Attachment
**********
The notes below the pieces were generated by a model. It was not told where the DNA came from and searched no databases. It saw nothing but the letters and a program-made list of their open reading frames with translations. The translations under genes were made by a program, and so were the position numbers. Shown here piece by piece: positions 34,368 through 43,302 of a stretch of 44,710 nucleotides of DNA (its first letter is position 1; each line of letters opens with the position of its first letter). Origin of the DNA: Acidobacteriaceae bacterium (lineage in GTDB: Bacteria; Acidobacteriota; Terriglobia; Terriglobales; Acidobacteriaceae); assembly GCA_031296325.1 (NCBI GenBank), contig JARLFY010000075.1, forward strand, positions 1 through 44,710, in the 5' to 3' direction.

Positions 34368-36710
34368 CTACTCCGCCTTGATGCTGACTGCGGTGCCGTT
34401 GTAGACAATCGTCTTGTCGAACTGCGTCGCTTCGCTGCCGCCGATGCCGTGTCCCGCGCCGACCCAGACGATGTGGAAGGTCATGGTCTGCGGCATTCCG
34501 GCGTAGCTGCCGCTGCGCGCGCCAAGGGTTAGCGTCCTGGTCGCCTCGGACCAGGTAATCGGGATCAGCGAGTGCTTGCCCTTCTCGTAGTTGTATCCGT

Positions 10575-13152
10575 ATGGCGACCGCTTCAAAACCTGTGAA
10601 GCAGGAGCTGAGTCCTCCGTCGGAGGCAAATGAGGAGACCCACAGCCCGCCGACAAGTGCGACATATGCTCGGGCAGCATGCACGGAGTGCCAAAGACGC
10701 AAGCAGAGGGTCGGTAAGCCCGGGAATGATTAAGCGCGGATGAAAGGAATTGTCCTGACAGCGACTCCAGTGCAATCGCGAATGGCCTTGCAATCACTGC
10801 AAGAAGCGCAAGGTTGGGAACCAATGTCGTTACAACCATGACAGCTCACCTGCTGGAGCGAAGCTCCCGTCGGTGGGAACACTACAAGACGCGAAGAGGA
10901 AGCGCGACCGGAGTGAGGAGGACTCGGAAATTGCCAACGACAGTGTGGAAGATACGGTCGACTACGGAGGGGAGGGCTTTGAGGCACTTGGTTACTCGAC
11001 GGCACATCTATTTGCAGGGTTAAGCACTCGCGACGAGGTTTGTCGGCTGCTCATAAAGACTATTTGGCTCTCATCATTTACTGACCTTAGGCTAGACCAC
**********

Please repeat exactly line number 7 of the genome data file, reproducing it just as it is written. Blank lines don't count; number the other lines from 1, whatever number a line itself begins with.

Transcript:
10575 ATGGCGACCGCTTCAAAACCTGTGAA